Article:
Ravi Aron, a Wharton professor of operations and information management, who visited Mauritius this year at the invitation of the country’s minister of information technology and telecommunications, has begun some research projects on the island. “Mauritius is planning to create ferment in the ways in which the people of Mauritius do things by distributing free access. Jeeha plans to create several wi-fi hotspots in the island and get people onto the free 802.11 standard. The country is also launching a number of e-government initiatives to make the net and its usage penetrate the day-to-day life of its citizens. The government is aware that tomorrow’s information workers are probably trying surf the net on one of Mauritius many beaches or open air cafes via the wi-fi hotspots.”
Another feather in the country’s cap when it comes to BPO is a population that speaks both French and English — making the workforce an attractive one for firms seeking to serve European clients. The linguistic richness is a quirk of the island’s history. Long unknown and uninhabited, Mauritius was settled by the Dutch in 1598, taken over by the French from 1715 to 1810, and then ruled by the British from 1810 to 1968. With African slaves taken to the island under the French, and Indian indentured workers brought over during British rule, the population of Mauritius is now composed of people of European, African, Indian, as well as Chinese origins.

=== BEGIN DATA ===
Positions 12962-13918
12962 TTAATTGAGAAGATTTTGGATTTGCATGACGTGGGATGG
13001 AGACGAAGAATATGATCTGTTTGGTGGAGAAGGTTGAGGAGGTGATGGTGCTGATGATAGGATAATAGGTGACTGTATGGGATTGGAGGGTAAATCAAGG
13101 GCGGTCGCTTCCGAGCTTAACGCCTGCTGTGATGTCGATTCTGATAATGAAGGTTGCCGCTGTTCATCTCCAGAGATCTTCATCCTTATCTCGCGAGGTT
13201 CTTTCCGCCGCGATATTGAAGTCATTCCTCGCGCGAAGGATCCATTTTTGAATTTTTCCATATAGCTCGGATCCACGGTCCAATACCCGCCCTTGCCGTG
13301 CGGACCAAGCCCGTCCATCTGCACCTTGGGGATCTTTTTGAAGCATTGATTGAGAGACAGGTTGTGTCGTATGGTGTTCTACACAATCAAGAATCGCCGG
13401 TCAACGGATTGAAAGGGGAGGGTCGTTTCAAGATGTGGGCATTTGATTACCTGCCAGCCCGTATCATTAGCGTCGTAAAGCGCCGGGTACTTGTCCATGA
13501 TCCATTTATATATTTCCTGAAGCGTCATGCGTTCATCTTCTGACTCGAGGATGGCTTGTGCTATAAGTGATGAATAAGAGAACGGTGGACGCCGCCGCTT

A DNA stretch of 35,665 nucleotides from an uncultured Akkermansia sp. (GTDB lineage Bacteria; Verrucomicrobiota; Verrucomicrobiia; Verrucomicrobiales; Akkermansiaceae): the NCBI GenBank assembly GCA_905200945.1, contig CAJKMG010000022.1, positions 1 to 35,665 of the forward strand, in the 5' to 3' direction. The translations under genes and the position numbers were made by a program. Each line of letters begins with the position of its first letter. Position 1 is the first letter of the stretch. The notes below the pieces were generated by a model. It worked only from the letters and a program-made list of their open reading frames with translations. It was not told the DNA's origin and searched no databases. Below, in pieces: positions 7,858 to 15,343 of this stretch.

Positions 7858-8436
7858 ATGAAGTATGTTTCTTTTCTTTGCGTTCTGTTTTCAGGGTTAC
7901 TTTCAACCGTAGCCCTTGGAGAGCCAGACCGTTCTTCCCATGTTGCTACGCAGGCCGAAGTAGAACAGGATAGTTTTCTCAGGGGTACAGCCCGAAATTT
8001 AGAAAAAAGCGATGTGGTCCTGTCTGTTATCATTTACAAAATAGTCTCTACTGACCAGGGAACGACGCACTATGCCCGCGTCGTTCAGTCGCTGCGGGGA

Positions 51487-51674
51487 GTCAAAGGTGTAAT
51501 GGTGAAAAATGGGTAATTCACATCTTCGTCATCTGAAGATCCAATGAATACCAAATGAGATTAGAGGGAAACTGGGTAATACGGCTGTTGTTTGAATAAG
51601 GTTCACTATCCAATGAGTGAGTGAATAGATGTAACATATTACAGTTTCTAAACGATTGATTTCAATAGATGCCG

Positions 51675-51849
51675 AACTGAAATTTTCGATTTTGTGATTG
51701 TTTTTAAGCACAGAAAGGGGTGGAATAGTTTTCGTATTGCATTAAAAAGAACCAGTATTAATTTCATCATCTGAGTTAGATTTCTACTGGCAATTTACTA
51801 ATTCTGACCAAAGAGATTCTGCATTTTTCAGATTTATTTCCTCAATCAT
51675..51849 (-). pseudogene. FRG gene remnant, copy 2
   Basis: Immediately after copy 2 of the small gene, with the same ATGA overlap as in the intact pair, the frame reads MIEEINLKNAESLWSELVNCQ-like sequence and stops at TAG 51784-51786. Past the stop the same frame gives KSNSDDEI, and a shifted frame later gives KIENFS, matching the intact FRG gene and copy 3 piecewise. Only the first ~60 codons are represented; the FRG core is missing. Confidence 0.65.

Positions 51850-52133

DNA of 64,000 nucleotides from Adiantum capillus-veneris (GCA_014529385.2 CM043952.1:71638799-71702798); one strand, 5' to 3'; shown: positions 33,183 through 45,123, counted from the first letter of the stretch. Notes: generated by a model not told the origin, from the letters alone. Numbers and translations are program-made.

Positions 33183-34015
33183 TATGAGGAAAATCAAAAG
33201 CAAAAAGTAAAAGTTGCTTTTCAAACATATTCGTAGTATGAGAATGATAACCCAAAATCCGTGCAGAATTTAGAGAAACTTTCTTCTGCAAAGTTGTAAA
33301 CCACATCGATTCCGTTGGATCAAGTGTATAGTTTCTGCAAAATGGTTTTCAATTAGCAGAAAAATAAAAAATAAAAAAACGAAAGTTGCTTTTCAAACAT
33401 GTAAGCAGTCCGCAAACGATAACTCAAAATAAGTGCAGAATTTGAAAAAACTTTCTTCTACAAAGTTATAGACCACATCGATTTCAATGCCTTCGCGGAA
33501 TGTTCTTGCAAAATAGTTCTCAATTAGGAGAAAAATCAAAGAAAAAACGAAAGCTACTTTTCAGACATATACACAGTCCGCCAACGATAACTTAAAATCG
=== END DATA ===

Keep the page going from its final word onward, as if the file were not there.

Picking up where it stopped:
Mauritius labor is relatively cheap. According to Putzeys, accountants, lawyers and other professionals in the country make $800 to $1,700 a month, while computer operators earn just $300 per month.
Mauritius also boasts a high literacy rate — 85%, which is much higher than its neighbor India. But in 2000, just 2.2% of the island’s population held a post-secondary education degree, and training in technology-related work is lacking. “[W]e do not have the critical mass of IT-qualified people necessary to support development in the ICT (information and communications technology) industry,” Jeeha noted in an interview last September. “We are trying to catch up….”